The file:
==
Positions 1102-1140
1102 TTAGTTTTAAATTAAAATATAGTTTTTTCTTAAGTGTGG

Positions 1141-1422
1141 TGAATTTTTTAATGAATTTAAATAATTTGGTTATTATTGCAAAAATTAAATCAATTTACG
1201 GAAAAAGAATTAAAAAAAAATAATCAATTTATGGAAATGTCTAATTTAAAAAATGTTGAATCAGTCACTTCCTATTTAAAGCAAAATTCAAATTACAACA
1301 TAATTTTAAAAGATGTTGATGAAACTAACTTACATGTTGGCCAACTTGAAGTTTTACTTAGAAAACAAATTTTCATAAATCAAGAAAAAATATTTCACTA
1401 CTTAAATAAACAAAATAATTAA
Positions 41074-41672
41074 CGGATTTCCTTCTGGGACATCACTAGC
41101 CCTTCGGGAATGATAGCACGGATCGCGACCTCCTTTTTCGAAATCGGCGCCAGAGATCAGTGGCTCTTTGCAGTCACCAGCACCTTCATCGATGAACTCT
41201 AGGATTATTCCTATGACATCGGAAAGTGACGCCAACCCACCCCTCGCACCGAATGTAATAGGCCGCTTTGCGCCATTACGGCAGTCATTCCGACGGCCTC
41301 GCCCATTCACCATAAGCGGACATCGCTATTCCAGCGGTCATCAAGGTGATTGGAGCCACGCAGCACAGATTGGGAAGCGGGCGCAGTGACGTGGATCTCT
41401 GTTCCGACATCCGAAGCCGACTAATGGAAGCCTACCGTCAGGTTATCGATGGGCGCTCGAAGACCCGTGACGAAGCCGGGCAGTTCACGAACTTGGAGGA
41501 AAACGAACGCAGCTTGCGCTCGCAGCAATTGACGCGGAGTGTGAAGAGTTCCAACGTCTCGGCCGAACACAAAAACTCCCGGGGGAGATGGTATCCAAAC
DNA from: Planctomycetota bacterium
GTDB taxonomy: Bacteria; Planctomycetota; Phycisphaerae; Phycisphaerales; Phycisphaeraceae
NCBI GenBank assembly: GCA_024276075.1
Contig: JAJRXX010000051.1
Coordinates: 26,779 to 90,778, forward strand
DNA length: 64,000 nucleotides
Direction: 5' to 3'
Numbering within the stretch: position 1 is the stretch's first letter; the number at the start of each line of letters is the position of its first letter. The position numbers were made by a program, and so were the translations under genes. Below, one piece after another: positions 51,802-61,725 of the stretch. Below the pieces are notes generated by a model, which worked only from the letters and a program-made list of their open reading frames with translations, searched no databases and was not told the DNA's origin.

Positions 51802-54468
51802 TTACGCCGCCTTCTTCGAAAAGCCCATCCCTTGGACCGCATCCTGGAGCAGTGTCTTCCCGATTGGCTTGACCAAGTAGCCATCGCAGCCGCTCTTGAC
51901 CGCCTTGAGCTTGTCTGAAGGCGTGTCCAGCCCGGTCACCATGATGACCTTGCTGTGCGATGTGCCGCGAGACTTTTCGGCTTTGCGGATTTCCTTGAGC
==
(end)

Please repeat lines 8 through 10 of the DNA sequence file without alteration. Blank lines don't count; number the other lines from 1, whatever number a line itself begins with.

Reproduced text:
Positions 41074-41672
41074 CGGATTTCCTTCTGGGACATCACTAGC
41101 CCTTCGGGAATGATAGCACGGATCGCGACCTCCTTTTTCGAAATCGGCGCCAGAGATCAGTGGCTCTTTGCAGTCACCAGCACCTTCATCGATGAACTCT